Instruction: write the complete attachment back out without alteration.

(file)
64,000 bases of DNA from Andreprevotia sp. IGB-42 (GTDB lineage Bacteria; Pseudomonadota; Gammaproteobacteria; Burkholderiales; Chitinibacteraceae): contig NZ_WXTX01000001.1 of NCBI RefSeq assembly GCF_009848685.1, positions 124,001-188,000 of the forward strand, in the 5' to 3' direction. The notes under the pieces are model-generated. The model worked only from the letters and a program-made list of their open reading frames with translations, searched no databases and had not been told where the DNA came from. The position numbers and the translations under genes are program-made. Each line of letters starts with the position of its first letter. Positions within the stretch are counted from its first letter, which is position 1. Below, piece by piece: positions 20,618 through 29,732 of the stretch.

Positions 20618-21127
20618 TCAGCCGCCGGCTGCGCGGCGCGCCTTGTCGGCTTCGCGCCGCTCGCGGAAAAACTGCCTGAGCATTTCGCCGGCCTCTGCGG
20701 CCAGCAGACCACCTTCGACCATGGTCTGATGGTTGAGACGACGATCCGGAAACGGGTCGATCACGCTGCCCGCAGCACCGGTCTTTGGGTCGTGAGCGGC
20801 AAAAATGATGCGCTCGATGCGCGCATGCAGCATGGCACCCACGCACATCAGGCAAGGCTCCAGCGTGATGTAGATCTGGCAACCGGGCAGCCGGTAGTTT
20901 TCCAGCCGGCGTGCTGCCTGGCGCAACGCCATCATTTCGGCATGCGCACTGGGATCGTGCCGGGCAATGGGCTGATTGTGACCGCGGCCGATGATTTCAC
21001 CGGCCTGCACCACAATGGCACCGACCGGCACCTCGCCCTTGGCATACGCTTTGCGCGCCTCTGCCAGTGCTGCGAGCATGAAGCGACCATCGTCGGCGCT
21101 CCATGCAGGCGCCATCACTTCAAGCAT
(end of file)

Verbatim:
64,000 bases of DNA from Andreprevotia sp. IGB-42 (GTDB lineage Bacteria; Pseudomonadota; Gammaproteobacteria; Burkholderiales; Chitinibacteraceae): contig NZ_WXTX01000001.1 of NCBI RefSeq assembly GCF_009848685.1, positions 124,001-188,000 of the forward strand, in the 5' to 3' direction. The notes under the pieces are model-generated. The model worked only from the letters and a program-made list of their open reading frames with translations, searched no databases and had not been told where the DNA came from. The position numbers and the translations under genes are program-made. Each line of letters starts with the position of its first letter. Positions within the stretch are counted from its first letter, which is position 1. Below, piece by piece: positions 20,618 through 29,732 of the stretch.

Positions 20618-21127
20618 TCAGCCGCCGGCTGCGCGGCGCGCCTTGTCGGCTTCGCGCCGCTCGCGGAAAAACTGCCTGAGCATTTCGCCGGCCTCTGCGG
20701 CCAGCAGACCACCTTCGACCATGGTCTGATGGTTGAGACGACGATCCGGAAACGGGTCGATCACGCTGCCCGCAGCACCGGTCTTTGGGTCGTGAGCGGC
20801 AAAAATGATGCGCTCGATGCGCGCATGCAGCATGGCACCCACGCACATCAGGCAAGGCTCCAGCGTGATGTAGATCTGGCAACCGGGCAGCCGGTAGTTT
20901 TCCAGCCGGCGTGCTGCCTGGCGCAACGCCATCATTTCGGCATGCGCACTGGGATCGTGCCGGGCAATGGGCTGATTGTGACCGCGGCCGATGATTTCAC
21001 CGGCCTGCACCACAATGGCACCGACCGGCACCTCGCCCTTGGCATACGCTTTGCGCGCCTCTGCCAGTGCTGCGAGCATGAAGCGACCATCGTCGGCGCT
21101 CCATGCAGGCGCCATCACTTCAAGCAT